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I'm in the process of adding ASP.NET MVC code to a preexisting ASP.NET Webforms project. The various tutorials suggest adding routing to a method called from Application_Start() in Global.asax. My Global.asax already has an Application_OnStart(Object,EventArgs) method with some setup code.

If I try to have both Start and OnStart, the OnStart doesn't get called (and the setup fails, causing errors). It looks like I have to choose one or the other.

My question is: which one should I be using? What is the difference between them? Are they called at different times?

(Note: at the time of this writing, the top three Google hits are useless and/or misleading. I'm hoping Stack Overflow can fix that.)

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3 Answers 3

up vote 43 down vote accepted

In classic (legacy) ASP, there are a handful of special function names that, if defined in your global.asa file, will be run at specified points during the application lifecycle. These are defined as:

  • Application_OnStart - runs once, before any .ASP files are processed.
  • Application_OnEnd - runs once, during application shutdown, after all requests have been processed.
  • Session_OnStart - runs at the start of each unique user session
  • Session_OnEnd - (theoretically!) runs each time a user session expires. Good luck with this.

These are basically hard-wired into the classic ASP runtime - you can't change them, and you can't attach any other methods to these events.

In ASP.NET, there's a thing called AutoEventWireup that uses reflection to find methods conforming to particular naming conventions, and runs those methods in response to matching events raised by the ASP.NET runtime. The most common example is the Page_Load method, which is automatically invoked in response to the Page class firing the Load event during the page lifecycle.

The same technique is used to attach handlers to application-level lifecycle events. It will look for methods named either ModuleName_EventName or ModuleName_OnEventName, taking either no parameters () or (object sender, EventArgs e)

Here's the fun part - if you define more than one matching method, only the one that appears latest in the file will execute. (The last method wins, basically)

So if your global.asax.cs looks like this:

public class Global : System.Web.HttpApplication {
    protected void Application_Start() {
        Debug.WriteLine("A: Application_Start()");

    protected void Application_Start(object sender, EventArgs e) {
        Debug.WriteLine("B: Application_Start(object sender, EventArgs e)");

    protected void Application_OnStart() {
        Debug.WriteLine("C: Application_OnStart()");

    protected void Application_OnStart(object sender, EventArgs e) {
        Debug.WriteLine("D: Application_OnStart(object sender, EventArgs e)");

you'll see message D in your debug output; if you comment out the last method in that block, you'll see message C instead.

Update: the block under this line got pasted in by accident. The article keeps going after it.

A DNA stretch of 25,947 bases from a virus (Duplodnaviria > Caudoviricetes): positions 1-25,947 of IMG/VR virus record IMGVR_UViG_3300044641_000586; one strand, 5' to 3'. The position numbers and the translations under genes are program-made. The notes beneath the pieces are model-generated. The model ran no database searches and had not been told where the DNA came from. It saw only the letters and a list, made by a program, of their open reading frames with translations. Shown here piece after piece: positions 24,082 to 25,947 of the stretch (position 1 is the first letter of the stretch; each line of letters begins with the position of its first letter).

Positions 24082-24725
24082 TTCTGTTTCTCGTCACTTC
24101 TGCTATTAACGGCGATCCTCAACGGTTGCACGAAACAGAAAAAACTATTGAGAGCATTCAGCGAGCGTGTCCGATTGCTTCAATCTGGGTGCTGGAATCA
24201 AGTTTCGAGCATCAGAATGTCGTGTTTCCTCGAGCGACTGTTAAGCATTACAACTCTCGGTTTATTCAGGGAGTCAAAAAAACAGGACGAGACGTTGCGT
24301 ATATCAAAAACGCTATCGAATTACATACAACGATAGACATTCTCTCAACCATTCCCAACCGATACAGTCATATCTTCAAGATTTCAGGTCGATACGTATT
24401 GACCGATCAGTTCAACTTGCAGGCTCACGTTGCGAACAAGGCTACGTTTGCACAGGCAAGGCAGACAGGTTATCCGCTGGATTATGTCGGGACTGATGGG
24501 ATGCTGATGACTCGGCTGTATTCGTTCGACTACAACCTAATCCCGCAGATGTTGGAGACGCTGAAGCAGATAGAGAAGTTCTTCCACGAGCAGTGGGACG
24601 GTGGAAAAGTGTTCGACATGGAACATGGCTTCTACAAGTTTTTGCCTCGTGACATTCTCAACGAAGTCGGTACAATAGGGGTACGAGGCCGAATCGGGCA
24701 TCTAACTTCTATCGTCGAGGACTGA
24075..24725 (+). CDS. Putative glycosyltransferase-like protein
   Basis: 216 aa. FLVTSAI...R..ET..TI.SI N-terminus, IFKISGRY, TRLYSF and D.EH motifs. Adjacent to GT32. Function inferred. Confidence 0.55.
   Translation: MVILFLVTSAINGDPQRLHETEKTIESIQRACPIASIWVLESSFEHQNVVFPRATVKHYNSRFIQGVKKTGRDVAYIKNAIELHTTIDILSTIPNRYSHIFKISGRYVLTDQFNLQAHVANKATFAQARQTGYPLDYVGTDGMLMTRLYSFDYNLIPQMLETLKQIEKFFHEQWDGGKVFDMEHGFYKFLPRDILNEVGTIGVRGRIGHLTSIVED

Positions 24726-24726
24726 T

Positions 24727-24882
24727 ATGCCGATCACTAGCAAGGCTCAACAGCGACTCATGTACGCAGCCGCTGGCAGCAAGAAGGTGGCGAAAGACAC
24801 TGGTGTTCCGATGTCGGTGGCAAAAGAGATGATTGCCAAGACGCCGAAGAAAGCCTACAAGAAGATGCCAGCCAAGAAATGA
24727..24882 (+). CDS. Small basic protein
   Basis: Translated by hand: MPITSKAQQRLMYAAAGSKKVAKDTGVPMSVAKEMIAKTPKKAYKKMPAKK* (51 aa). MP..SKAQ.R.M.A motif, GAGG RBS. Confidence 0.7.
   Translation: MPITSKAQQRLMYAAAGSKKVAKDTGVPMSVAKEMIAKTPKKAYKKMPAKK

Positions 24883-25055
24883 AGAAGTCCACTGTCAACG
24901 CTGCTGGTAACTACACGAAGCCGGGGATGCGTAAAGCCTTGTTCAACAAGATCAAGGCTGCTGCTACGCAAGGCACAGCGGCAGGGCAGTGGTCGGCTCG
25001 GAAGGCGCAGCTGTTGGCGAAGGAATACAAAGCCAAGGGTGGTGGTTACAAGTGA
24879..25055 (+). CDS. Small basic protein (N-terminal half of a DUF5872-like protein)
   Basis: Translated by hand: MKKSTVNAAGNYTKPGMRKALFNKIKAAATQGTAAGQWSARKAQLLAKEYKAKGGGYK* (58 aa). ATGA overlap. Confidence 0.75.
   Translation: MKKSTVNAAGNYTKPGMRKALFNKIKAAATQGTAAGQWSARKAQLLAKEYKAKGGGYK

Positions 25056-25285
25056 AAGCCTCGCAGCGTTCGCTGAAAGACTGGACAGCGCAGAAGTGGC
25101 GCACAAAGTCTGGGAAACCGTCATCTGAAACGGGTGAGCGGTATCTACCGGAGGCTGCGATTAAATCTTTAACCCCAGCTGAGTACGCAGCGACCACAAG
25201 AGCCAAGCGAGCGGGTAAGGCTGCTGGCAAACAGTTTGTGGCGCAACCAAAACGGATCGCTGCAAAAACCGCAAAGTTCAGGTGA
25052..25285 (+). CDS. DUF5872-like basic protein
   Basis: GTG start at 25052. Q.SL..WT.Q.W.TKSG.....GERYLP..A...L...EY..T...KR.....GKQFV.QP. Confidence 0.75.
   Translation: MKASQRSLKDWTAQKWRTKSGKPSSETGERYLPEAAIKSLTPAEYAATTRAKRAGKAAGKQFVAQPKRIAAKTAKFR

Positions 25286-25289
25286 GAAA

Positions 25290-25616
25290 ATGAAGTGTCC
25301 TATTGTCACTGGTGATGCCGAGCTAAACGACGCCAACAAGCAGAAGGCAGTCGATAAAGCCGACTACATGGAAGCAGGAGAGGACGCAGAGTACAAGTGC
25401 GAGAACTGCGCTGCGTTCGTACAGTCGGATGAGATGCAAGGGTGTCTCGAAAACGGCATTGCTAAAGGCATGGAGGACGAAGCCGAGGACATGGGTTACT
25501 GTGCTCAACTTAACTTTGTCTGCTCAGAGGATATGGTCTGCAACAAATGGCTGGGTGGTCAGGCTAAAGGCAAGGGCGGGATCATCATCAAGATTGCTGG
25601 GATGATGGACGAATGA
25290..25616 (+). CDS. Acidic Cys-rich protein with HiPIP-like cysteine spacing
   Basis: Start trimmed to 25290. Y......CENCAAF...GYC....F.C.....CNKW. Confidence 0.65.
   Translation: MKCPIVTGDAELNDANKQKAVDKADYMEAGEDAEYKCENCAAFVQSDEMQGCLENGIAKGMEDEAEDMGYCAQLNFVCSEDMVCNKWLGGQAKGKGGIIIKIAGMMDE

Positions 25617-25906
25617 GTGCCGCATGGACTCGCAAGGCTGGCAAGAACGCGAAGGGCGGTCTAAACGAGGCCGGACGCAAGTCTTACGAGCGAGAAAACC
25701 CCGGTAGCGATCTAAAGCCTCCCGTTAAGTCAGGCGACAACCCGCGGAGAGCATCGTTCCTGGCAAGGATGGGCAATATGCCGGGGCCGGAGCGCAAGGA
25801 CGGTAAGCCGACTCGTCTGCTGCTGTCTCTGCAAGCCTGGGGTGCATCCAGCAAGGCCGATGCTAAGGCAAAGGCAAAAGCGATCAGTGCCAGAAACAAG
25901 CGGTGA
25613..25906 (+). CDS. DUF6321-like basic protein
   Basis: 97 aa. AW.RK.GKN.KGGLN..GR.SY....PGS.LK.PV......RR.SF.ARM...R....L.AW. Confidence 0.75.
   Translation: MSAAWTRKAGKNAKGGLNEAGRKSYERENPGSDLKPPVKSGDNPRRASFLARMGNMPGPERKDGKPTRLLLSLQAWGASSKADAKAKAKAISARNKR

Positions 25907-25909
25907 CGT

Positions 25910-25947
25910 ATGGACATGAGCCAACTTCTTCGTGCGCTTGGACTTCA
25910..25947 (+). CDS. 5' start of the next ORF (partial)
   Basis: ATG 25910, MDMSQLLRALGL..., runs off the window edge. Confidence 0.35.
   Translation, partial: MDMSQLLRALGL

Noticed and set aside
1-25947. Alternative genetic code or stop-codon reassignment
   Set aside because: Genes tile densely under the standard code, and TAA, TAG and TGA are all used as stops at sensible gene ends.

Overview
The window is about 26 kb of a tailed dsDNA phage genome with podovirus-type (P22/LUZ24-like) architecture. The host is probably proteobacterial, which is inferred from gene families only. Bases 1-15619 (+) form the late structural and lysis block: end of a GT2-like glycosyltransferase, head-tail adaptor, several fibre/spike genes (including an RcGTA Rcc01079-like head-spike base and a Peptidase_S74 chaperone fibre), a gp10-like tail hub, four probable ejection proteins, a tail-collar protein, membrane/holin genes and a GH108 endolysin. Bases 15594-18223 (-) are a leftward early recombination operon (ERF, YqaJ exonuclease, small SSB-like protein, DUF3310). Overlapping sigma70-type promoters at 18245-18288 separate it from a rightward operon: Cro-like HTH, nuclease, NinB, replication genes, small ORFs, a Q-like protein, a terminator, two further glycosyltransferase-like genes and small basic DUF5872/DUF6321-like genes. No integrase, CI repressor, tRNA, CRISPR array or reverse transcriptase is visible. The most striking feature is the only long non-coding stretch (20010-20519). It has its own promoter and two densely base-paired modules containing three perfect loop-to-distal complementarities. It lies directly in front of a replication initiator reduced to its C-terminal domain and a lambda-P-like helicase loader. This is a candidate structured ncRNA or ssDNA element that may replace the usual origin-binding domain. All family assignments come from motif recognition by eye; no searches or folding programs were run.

So - use whichever naming convention you like, but if you define more than one, only the one that appears last in your source file will be executed. I would personally stick with Application_Start(object sender, EventArgs e) since that's the signature generated by the Visual Studio project templates and most .NET design/coding tools.

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Great explanation, especially with the different method signatures. –  Craig Walker Jan 13 '10 at 18:48

According to Microsoft docs on the ASP.Net app life cycle you should be using the Application_start method inside the global.asax file:

Application_Start: Called when the first resource (such as a page) in an ASP.NET application is requested. The Application_Start method is called only one time during the life cycle of an application. You can use this method to perform startup tasks such as loading data into the cache and initializing static values.

Application_OnStart: The Application_OnStart event occurs before the first new session is created (when the Application object is first referenced). This goes in Global.asa, not global.asax.

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I'm guessing that OnStart works in ASP.NET/Global.asax just as a backwards-compatibility move with legacy ASP. I've flipped my app to Start with no ill effects thusfar. Thanks! –  Craig Walker Jan 13 '10 at 17:30


The Application_OnStart function is called before any .asp files are processed — before any text or graphics are rendered and sent to the user's browser. Within this function, the following call to the CreateObject method on the Active Server Pages Server object creates the CDO Rendering Library RenderingApplication object. If this call succeeds, the objRenderApp variable contains a pointer to the new object.

All references I've been able to find refer to .asp pages


The Application_Start and Application_End methods are special methods that do not represent HttpApplication events. ASP.NET calls them once for the lifetime of the application domain, not for each HttpApplication instance.

This page refers to .aspx pages. So as you are using MVC and mention global.asax this is the one you should be using.

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